Accounting debit and credit meaning and example

debit and credit


Briefly stated, debits (dr) record all money entering an account, whereas credits (cr) record all money leaving an account.


  • In your books, debits and credits are mirrored but similar entries. If a debit raises one account, a credit reduces the other.
  • A debit is a transaction that takes place on the account’s left side. A drop in Equity, liability or income accounts lowers a rise in an asset or expenditure account. For example, if you bought a new computer, you would enter the asset acquired on the left side of your asset account and debit the purchase.
  • A credit is a record that appears on the right side of a bookkeeping ledger. An asset or expenditure account is increased in Equity or decreased in liabilities when a transaction is made. Use your expense account to record the credit for the new computer purchase.


Charges and credits happen at the same time in each monetary exchange in twofold section accounting. In the bookkeeping condition, as per Accounting Equation:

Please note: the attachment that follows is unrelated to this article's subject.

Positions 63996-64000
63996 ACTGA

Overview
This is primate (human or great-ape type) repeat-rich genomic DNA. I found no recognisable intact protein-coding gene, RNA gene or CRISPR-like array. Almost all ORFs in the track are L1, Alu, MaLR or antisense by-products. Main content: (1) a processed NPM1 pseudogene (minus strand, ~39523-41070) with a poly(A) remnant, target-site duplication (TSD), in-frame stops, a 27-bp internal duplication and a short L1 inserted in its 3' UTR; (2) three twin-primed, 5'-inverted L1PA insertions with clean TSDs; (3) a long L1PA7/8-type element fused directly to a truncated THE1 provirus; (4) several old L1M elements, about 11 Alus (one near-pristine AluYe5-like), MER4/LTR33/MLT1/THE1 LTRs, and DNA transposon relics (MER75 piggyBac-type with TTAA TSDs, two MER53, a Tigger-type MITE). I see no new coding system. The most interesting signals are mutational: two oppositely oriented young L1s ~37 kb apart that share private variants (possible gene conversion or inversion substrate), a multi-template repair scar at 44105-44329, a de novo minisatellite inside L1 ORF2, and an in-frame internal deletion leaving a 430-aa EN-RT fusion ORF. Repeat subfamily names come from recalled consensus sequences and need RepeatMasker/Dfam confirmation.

Assets = Liabilities + Equity

we can express debit and credit like below:

Assets (Debit side) = Liabilities + Equity (credit side)

in this way, on the off chance that a resource account expands (a charge (left)), either another resource account should diminish (a credit (right)), or a risk or value account should build (a credit (right)). In the lengthy condition, incomes increment value, and costs, costs, and profits decline value, so their distinction affects the situation.

Read Also accelerated depreciation

Debit and Credit Example

  • For instance, the “cash” bucket might represent the entire amount of money in your business’ bank account.
  • For example, in the “furniture” bucket, you might have the total value of all the furniture in your office.
  • The “bank loan” bucket, for example, could represent a recent bank loan. Amounts in the buckets fluctuate when your company makes any purchase—from furnishings to loans to R&D spending.
  • Using complete English phrases to record what happens in each bucket would be time-consuming, so we’ll use shorthand. Debits and credits play a part in this.
  • To keep track of the money that comes in, we keep track of it as a debit.
  • When money leaves a bucket, it’s recorded as a credit (abbreviated “cr” by accountants).